The pilot had a lot of positive feedback from students, parents, teachers and principals; one school even claimed that their year seven student retention rate had increased from 48% to a significant 98%. There was also great feedback on the acoustic performance of these spaces with teachers commenting that outside noise from adjacent activities was not a distraction and there was no need for their students or themselves to raise their voices to be effectively heard. (If you are interested in reading more about the Learning Studio Pilot, the review can be found online at www.education.govt.nz)

Upon the success of the Learning Studio Pilot project, ILEs are being implemented throughout New Zealand. Many established schools are making the transition from traditional to modern as part of their 10 Year Property Plan while new schools are incorporating ILEs into their campus design and construction.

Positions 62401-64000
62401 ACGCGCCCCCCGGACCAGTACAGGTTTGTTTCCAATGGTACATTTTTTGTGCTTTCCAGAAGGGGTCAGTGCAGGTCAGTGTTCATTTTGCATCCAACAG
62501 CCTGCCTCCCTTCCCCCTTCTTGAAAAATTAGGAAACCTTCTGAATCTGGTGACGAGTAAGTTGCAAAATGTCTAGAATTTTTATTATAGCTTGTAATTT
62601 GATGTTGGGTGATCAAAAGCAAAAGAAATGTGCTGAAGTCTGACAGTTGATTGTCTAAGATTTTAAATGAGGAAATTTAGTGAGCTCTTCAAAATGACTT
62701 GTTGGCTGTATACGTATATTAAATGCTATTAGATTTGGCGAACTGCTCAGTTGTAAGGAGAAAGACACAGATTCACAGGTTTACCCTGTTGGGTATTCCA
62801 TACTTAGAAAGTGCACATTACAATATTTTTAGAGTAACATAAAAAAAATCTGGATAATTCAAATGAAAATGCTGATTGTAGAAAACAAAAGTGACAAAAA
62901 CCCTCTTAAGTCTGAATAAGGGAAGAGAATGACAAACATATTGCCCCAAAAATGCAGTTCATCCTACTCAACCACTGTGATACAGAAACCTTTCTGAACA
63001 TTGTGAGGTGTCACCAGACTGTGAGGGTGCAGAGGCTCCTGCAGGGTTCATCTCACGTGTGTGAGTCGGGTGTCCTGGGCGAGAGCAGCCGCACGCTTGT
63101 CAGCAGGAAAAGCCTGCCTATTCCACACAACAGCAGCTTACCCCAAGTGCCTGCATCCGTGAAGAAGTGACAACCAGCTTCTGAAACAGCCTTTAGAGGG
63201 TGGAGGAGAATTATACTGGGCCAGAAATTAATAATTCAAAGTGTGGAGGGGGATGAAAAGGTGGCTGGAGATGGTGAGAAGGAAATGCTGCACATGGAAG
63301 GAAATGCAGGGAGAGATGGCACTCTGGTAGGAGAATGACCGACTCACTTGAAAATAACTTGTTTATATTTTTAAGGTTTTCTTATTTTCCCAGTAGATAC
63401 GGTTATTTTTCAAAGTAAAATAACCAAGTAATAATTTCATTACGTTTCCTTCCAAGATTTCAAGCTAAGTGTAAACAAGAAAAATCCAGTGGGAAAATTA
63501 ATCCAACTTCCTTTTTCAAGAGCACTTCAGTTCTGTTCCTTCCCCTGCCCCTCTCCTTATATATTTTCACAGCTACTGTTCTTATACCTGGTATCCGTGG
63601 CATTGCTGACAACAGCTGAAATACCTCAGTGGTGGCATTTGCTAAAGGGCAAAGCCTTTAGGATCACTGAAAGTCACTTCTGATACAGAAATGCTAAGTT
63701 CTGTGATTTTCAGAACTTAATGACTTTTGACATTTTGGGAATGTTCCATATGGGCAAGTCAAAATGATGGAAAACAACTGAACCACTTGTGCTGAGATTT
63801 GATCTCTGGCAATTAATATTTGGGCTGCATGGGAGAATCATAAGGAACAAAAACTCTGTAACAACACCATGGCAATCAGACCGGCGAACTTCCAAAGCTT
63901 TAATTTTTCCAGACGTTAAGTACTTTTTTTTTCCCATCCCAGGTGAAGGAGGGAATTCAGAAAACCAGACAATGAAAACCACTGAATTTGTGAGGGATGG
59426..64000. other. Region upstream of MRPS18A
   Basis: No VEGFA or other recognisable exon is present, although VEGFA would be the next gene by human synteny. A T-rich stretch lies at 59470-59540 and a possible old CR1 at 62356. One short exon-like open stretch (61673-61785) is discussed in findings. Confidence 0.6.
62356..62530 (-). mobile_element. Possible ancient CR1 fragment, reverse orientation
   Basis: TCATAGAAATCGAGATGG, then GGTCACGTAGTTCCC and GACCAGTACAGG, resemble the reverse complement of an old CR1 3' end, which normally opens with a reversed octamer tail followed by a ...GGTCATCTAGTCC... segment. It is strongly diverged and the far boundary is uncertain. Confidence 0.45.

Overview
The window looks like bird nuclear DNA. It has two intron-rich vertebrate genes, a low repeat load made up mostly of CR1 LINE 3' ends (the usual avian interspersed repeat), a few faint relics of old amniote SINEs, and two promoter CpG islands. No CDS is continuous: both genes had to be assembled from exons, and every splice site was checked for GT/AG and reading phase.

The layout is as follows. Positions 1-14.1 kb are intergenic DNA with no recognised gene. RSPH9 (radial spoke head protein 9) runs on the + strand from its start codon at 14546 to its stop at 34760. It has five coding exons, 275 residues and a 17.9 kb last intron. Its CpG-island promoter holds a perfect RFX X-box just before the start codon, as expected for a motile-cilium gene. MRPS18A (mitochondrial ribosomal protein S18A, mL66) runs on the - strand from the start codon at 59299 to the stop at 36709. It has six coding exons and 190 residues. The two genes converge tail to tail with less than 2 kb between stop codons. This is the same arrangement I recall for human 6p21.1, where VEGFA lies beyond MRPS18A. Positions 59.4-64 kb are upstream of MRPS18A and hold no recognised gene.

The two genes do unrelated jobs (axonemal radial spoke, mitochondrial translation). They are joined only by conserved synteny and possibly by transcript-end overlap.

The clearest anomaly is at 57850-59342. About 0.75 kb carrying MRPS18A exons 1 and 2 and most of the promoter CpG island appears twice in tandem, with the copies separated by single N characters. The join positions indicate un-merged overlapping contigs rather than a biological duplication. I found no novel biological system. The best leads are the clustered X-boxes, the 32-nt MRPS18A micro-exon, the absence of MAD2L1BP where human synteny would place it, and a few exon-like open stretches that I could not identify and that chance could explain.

When designing an ILE, it is imperative to consider the physical, social and pedagogical attributes that function together as a whole to create the ILE. Though the physical aspect is only one component of an ILE – it is an important contributing factor that can make all the difference. Eight critical physical design elements that need thorough consideration when constructing a ILE are acoustics, insulation, air quality, heating, lighting, accessibility, sustainability and health and safety. The Ministry of Education advise that “An acoustically good classroom will have approx 75% of its walls covered with an appropriate tack board material, the ceiling will have a sound absorbent surface and the roof structure will prevent rain noise being a nuisance.” (http://mle.education.govt.nz/faq/).